Security Moves Further into the Cloud

It is certainly no secret that cybersecurity is ever increasingly a focal point for security professionals. It is now no longer on the periphery and is of serious concern in the video surveillance market. Because of this blurring of the lines between hardware and the digital realm (cloud), a competent security integrator needs to have a team that understands the interplay between the two and can make the best design decisions possible.

Hackers have known for quite some time that video surveillance cameras are some of the easiest to breach pieces of internet connected tech out there. Indeed, there are entire websites devoted to indexing the IPs of unsecured cameras and access control systems around the world. People are going online, without any technical skill, and doing things like turning the lights on and off in stadiums and spying on people though the camera they have placed in their living room.

But many security integrators and dealers lag behind in this area. Although manufactures can be relied on to a point, having at least one member of the team with the know-how to encrypt drives and understand authentication applications is a must. For example, two-factor authentication, now coming standard on some servers, uses “two PIN codes added to [a] Windows Server login — one as a primary password, the other a randomized PIN generated by [a] paired smartphone app, giving integrators an added layer of security”. ( www.sdmmag.com )

Being able to link a system to a two-step authentication through a specific cell number is a pretty strong defense against hackers, who traditionally access these systems through manufacturer back doors, “zero-day” exploits, or simply by using “packet sniffing” programs to watch your traffic and pull the IP and MAC address on your devices.

Over the last decade, cloud computing and storage has rapidly changed the way businesses of all kinds operate. Modern enterprises that wish to stay competitive turn increasingly to a hybrid IT environment which allows them to leverage advantages of cloud based solutions alongside having whatever physical hardware that they maintain on-site. Cloud infrastructure is highly scalable, but on-site systems may be more directly controllable or may feature proprietary/in-house software. The promise of reducing operating costs and gaining a competitive advantage is attractive to any company, but in order to pull it off, specific security challenges must be overcome or accounted for.

Hybridizing an already complicated IT environment can have the effect of rapidly increasingly the complexity of systems. Depending upon which services are owned and managed by that business and which are provided via “Cloud Service Providers” or CSP, the enterprise must regulate and integrate multiple applications and systems, a process which may require multiple different skill sets. This all creates a lot of moving pieces which can make it difficult to maintain visibility for all the existing data.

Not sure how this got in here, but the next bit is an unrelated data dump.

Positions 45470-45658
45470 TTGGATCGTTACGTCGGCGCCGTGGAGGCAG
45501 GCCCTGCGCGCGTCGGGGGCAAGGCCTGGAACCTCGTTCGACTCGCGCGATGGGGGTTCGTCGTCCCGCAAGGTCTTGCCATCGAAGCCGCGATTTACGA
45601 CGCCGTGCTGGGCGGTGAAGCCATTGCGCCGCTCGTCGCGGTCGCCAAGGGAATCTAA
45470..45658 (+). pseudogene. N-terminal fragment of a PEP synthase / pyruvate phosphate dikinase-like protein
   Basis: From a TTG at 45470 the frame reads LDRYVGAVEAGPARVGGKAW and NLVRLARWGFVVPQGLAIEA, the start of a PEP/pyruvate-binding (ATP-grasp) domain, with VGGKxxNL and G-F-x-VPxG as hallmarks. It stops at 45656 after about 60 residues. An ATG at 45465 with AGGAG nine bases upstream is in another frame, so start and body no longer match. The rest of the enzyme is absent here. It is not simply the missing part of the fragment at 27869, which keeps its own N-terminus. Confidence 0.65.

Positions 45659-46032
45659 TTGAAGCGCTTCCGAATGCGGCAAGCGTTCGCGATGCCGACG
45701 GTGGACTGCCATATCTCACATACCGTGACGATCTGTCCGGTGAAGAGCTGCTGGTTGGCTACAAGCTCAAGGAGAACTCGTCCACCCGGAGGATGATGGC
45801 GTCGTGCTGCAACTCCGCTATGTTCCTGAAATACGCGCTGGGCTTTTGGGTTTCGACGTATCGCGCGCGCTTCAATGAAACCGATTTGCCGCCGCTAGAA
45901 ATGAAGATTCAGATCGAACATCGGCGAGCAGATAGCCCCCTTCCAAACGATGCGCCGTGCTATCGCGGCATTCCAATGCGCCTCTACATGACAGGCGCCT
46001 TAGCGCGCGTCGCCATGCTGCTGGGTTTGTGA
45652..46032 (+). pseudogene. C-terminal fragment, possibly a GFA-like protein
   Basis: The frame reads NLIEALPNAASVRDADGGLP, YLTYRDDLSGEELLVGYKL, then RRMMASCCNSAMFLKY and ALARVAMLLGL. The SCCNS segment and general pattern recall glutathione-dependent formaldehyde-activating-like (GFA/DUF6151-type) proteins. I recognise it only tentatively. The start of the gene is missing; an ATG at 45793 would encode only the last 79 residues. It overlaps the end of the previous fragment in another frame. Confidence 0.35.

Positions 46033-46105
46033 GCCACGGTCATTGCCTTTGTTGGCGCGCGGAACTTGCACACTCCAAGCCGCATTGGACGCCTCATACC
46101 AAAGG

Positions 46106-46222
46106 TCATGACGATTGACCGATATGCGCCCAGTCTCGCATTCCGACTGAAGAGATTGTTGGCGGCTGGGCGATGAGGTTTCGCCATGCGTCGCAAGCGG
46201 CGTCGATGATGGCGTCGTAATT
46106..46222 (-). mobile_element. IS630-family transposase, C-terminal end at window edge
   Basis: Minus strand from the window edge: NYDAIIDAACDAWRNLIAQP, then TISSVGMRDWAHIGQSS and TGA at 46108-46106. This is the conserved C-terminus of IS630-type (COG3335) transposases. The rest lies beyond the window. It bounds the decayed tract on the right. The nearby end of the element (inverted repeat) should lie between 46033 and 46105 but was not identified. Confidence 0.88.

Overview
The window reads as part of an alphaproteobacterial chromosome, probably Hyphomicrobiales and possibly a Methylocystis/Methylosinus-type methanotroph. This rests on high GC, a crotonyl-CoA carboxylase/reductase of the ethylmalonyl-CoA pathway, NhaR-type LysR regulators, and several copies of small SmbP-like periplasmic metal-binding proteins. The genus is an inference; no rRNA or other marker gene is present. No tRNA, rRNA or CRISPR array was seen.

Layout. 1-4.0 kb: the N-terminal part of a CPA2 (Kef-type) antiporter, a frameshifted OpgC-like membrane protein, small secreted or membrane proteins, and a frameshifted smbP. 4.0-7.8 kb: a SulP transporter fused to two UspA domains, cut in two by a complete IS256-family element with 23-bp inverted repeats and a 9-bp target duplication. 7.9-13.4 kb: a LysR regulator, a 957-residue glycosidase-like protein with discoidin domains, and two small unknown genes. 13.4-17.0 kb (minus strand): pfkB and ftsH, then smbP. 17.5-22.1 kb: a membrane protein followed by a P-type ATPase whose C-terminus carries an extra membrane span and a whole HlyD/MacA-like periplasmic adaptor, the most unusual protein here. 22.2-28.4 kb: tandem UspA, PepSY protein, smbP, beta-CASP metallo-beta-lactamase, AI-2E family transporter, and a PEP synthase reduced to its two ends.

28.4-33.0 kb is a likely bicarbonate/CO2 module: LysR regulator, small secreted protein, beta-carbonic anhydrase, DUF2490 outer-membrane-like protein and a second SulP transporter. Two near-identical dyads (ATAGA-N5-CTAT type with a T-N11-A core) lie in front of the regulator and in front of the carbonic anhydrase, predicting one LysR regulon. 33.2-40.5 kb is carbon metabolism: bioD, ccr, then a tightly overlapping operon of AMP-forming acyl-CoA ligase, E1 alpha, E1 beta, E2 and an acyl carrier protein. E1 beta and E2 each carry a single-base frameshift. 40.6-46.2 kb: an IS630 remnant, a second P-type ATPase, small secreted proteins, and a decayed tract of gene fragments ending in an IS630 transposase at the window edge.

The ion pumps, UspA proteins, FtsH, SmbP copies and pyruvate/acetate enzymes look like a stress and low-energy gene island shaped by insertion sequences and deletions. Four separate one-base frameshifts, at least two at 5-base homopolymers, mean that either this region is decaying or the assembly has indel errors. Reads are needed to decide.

Data breaches at the highest levels make headlines on the daily and have done so for the last several years. Major compromises include Sony with a possible hack coming from North Korea, Verizon, where as many as 14 million customers records were exposed due to server mismanagement, as well as Equifax and many others losing critical information such as customer’s bank information and social security numbers.

Securing all this data is a complicated task, but probably the most common mistake requires no special skills to address. Overlooking the basic integrated security controls is surprisingly common and a simple misconfiguration at this level can compromise an entire operation and leave its data completely exposed and liable to experience theft and/or unwanted modification or hacking. As we all know, something as small as this can expose customers, employees, and the critically important private data of companies to calamitous outcomes. Following are some key considerations in avoiding cloud misconfigurations and steps to keep safe a typical hybridized IT environment.

Studies (Redlock) have shown over half, in this case 53% of companies using cloud storage will admit to accidentally exposing customer data due to mismanagement or deliberately circumventing certain built in security features. Hackers know this, and as more and more organizations make the move to the cloud, attackers will increasingly pursue this “low hanging fruit” of security risks. Security misconfigurations are among the most common ways attackers gain control and leverage withing a network. Because those creating services such as Amazon S3 cloud storage seek to make their interfaces as flexible as possible, this sometimes has the inadvertent effect of exposing cloud environments and contained data (aka “buckets”). These buckets can be accessed simply through a URL so long as the user has the appropriate permissions.